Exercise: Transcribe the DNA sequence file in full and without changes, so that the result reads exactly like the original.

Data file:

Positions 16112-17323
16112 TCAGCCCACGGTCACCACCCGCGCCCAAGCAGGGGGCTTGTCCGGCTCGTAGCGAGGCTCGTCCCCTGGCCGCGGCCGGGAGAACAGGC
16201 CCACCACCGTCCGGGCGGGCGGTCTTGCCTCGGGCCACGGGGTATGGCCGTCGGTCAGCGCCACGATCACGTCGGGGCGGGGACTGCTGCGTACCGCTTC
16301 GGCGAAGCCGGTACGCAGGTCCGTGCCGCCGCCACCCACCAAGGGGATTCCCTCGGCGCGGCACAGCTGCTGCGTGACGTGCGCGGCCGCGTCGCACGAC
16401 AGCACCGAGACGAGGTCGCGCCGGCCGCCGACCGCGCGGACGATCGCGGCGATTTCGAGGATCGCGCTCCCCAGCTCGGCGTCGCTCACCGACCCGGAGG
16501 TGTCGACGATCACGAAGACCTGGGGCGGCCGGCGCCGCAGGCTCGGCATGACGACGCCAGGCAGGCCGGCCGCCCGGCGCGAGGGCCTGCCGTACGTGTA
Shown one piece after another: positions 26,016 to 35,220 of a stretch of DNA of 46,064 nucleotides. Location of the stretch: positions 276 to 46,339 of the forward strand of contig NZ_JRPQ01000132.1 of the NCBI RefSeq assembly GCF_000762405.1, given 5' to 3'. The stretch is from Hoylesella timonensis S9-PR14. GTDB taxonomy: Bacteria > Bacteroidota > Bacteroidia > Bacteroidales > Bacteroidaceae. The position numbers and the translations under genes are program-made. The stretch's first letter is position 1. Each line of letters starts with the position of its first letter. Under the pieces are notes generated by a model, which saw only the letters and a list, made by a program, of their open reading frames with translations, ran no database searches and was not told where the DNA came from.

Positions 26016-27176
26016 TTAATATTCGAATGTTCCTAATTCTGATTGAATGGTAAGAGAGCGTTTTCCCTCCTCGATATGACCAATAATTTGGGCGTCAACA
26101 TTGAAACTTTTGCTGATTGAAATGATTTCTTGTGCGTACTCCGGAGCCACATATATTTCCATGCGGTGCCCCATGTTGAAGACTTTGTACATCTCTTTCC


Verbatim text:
Positions 16112-17323
16112 TCAGCCCACGGTCACCACCCGCGCCCAAGCAGGGGGCTTGTCCGGCTCGTAGCGAGGCTCGTCCCCTGGCCGCGGCCGGGAGAACAGGC
16201 CCACCACCGTCCGGGCGGGCGGTCTTGCCTCGGGCCACGGGGTATGGCCGTCGGTCAGCGCCACGATCACGTCGGGGCGGGGACTGCTGCGTACCGCTTC
16301 GGCGAAGCCGGTACGCAGGTCCGTGCCGCCGCCACCCACCAAGGGGATTCCCTCGGCGCGGCACAGCTGCTGCGTGACGTGCGCGGCCGCGTCGCACGAC
16401 AGCACCGAGACGAGGTCGCGCCGGCCGCCGACCGCGCGGACGATCGCGGCGATTTCGAGGATCGCGCTCCCCAGCTCGGCGTCGCTCACCGACCCGGAGG
16501 TGTCGACGATCACGAAGACCTGGGGCGGCCGGCGCCGCAGGCTCGGCATGACGACGCCAGGCAGGCCGGCCGCCCGGCGCGAGGGCCTGCCGTACGTGTA
Shown one piece after another: positions 26,016 to 35,220 of a stretch of DNA of 46,064 nucleotides. Location of the stretch: positions 276 to 46,339 of the forward strand of contig NZ_JRPQ01000132.1 of the NCBI RefSeq assembly GCF_000762405.1, given 5' to 3'. The stretch is from Hoylesella timonensis S9-PR14. GTDB taxonomy: Bacteria > Bacteroidota > Bacteroidia > Bacteroidales > Bacteroidaceae. The position numbers and the translations under genes are program-made. The stretch's first letter is position 1. Each line of letters starts with the position of its first letter. Under the pieces are notes generated by a model, which saw only the letters and a list, made by a program, of their open reading frames with translations, ran no database searches and was not told where the DNA came from.

Positions 26016-27176
26016 TTAATATTCGAATGTTCCTAATTCTGATTGAATGGTAAGAGAGCGTTTTCCCTCCTCGATATGACCAATAATTTGGGCGTCAACA
26101 TTGAAACTTTTGCTGATTGAAATGATTTCTTGTGCGTACTCCGGAGCCACATATATTTCCATGCGGTGCCCCATGTTGAAGACTTTGTACATCTCTTTCC